Netflix caught me off guard with the new game show BS


The Business Standard

The cover for the new game show in Netflix

Opening Netflix, I was extremely caught off guard when the word “bullsh*t” was in bold with purple around it on my television screen. 

Curiosity bested me, and I found myself clicking on the bolded swear word. Comedian Howie Mandel, whom I know from America’s Got Talent, appeared on my screen, and I was soon informed that he would be running the new game show. 

To win the one million dollar prize, contestants have to get away with lies as they answer trivia questions they don’t know the answer to. The other contestants are trying to guess whether or not the person on the stand is lying, and the more times they are correct in their assumptions, the closer they are to getting to going on the stand. The game show is a lot like the card game “BS,” and a punch of nostalgia hit me as I was thrown into a memory of screaming at my brother as he set down six cards all somehow labeled four. Though I appreciate the nostalgic feel, the game was not perfect.

It seems too easy to win.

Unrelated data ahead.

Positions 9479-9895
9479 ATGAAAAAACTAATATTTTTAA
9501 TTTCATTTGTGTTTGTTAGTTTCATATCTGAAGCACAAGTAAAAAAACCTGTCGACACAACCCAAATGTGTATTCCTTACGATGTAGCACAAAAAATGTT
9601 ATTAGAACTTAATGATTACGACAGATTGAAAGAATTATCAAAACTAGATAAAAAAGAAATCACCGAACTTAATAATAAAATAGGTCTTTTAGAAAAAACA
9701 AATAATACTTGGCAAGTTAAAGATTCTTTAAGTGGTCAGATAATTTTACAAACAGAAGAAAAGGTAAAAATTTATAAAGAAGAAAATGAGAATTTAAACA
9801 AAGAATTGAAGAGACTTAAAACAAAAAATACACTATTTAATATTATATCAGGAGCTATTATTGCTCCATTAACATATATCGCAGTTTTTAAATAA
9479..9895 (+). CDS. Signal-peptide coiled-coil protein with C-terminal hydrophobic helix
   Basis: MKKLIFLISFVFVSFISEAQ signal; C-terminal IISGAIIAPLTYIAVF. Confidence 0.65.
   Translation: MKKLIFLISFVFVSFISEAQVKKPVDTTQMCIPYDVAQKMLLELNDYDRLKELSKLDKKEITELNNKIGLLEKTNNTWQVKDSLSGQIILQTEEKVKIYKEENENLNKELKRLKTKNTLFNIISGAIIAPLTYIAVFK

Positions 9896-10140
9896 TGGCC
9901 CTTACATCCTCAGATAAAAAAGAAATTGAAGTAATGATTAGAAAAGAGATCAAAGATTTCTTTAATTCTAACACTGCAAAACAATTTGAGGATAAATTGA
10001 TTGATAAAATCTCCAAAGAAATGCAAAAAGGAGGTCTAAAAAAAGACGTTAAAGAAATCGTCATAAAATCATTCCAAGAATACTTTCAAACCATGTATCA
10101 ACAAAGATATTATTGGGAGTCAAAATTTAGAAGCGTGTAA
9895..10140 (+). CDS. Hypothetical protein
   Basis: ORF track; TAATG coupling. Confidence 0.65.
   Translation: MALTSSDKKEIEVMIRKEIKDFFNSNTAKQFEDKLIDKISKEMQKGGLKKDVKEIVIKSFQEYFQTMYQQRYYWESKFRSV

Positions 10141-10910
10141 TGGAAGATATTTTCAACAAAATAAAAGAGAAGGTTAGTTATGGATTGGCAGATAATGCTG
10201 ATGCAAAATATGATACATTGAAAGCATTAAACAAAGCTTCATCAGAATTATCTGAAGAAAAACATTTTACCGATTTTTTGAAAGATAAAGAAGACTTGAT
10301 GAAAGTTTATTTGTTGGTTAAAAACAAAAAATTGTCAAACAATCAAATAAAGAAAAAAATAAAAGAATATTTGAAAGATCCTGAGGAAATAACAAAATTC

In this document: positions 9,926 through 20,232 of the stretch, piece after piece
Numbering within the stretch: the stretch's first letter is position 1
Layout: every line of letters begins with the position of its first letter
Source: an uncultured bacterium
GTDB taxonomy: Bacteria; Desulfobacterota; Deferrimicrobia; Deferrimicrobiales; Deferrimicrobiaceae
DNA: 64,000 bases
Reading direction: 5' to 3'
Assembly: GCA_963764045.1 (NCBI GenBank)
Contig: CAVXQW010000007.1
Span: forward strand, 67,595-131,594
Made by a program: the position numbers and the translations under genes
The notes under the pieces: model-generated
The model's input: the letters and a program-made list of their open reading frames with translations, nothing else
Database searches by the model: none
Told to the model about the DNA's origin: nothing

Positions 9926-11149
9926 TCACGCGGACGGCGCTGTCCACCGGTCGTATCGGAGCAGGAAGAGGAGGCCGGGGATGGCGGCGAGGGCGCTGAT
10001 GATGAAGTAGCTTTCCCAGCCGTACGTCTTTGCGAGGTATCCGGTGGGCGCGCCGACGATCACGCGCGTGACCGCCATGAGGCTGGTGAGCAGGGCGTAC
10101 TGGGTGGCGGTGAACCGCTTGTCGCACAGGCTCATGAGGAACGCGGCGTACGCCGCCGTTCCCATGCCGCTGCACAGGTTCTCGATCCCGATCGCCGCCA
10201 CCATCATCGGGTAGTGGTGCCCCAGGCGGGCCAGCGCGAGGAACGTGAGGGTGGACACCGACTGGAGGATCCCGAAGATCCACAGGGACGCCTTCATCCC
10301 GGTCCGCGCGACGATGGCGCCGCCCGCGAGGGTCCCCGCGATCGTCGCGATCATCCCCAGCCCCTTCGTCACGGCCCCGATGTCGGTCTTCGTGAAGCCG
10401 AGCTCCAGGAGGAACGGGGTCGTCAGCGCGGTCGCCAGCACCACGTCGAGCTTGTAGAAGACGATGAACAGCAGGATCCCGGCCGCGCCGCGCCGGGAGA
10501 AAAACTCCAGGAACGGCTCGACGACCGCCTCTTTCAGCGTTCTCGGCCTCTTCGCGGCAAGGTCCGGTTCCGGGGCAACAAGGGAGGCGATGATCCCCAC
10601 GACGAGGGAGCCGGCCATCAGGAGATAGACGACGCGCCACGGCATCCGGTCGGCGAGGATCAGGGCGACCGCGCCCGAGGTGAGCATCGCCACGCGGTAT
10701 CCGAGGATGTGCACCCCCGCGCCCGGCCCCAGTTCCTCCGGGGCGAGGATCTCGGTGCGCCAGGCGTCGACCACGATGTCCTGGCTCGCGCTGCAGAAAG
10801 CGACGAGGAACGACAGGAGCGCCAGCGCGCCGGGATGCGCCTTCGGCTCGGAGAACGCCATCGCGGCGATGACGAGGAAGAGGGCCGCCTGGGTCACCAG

The best part of game shows is seeing people struggle to win and cling to the money they have made. The contestants in this game were nearly guaranteed to go home with at least one thousand dollars in their pocket, which is quite nice for them, but boring for me as a viewer. I want to see the other contestants battle it out to win the grand prize, but every contestant had an even shot at winning if they were good at lying, and the few verbal fights that occurred were dull and short-lived. 

It seems too easy to win.

I also would have appreciated more from Mandel; he was a side character on the show he is supposed to run. I wanted more jokes and screen time for the beloved comedian. The people competing were entertaining though and made up for the lack of Mandel—watching them twitch and discerning their different tell-tale signs of lying was one of the better aspects of the show. 

It was also quite entertaining to see which contestant was the most gullible. One girl believed the liar twice before she learned her lesson. I found guessing when someone was lying was far easier than guessing when someone was telling the truth. The signs were obvious when someone was lying and nerves blurred when someone was telling the truth, but the guessing kept me entertained. 

Another good aspect would be the staging: it was dark but had bright colors around the contestants. It focused more on the action of lying, yet didn’t distract from the liar. The screens were readable without distracting from the contestant on the stand. 

I have mixed feelings about the show, but in all, I would continue to watch. In most game shows, the intent is to guess the correct answer, so spicing it up with winning by fibbing made the entire game more entertaining than a traditional game show. There is no lie in my words as I claim this new game show deserves a watch, and Netflix didn’t fall below my expectations.